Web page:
Magic mushrooms found in Buckingham Palace

Magic mushrooms have been discovered growing at Buckingham Palace. Picture: AP
Magic mushrooms have been discovered growing at Buckingham Palace. Picture: AP
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MAGIC mushrooms have been discovered growing in the Queen’s official residence—by TV gardening guru Alan Titchmarsh.

A species of red and white toadstool called Amanita muscaria—also known as fly agaric—was found by presenter Titchmarsh on a private 40-acre plot during filming of The Queen’s Garden, which will be broadcast on ITV on Christmas Day.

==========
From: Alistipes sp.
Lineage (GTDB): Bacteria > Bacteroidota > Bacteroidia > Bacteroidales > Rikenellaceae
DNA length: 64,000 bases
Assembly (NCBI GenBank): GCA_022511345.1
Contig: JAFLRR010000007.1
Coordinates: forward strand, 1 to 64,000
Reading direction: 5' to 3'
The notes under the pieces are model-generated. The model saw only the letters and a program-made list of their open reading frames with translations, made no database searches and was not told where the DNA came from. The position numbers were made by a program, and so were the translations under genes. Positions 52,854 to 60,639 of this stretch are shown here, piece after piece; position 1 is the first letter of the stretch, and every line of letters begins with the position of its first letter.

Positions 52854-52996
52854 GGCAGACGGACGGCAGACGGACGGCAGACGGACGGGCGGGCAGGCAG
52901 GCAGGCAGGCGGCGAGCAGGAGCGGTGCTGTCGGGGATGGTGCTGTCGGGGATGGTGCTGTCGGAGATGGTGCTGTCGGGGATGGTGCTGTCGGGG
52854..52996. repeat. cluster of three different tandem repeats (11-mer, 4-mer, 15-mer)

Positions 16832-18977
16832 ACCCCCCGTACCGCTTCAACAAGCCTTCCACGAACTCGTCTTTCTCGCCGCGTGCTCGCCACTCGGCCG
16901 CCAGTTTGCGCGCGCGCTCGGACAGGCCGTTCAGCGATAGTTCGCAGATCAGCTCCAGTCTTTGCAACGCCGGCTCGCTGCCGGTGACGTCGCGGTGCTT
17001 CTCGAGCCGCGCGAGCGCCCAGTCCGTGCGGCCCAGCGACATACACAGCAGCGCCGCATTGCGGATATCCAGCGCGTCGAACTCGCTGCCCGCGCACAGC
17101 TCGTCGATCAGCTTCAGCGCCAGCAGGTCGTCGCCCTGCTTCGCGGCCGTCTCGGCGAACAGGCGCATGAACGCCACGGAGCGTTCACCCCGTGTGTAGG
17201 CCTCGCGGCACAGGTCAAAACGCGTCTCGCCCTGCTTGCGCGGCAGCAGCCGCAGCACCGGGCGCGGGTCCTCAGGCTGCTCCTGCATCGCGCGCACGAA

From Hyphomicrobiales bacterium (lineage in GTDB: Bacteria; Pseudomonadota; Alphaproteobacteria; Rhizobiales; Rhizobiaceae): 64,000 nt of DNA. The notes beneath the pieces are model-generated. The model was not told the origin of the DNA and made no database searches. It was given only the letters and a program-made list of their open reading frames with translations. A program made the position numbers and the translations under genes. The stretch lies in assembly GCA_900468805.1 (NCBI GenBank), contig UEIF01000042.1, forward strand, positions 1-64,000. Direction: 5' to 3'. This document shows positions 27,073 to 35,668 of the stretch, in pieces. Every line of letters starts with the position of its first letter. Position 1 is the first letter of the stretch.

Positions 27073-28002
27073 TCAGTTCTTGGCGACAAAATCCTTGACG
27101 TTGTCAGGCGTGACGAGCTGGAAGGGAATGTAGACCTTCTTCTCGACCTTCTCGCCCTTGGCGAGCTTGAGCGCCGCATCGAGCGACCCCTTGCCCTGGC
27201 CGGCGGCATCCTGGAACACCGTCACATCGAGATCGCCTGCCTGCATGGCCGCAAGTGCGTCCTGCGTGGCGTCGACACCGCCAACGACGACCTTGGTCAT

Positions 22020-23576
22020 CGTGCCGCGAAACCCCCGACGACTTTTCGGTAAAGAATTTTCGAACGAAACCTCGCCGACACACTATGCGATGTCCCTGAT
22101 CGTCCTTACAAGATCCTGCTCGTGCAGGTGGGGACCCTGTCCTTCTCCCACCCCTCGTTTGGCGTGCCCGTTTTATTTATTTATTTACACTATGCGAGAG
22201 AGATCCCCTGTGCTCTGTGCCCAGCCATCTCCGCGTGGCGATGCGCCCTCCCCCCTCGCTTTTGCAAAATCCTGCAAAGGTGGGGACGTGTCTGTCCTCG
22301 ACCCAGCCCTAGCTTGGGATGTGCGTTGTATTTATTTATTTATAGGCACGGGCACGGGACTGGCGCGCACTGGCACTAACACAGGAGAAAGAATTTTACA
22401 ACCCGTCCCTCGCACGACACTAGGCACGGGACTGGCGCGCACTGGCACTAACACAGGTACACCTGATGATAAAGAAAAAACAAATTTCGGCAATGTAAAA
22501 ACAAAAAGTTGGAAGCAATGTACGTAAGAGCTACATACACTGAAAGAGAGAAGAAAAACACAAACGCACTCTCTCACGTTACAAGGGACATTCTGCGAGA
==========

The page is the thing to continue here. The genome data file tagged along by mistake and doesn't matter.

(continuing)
Amanita muscaria, commonly known as fly agaric. Picture: Contributed

Amanita muscaria, commonly known as fly agaric. Picture: Contributed

On the programme, Titchmarsh asks ecology expert Professor Mick Crawley: “Is it edible?”

Prof Crawley replies: “That depends what you mean. It’s eaten in some culture for its hallucinogenic effects. But it also makes people who eat it very sick.

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“The old-fashioned thing to do was to feed it to the village idiot, then drink his urine because you get all of the high without any of the sickness.”

Titchmarsh, who never looks in danger of trying the psychoactive fungi, then says: “I think I’ll forego that and stick to normal mushrooms... not something to try at home.”

A spokesman for Buckingham Palace said: “For the avoidance of doubt, fungi from the garden are not used in the Palace kitchens.”

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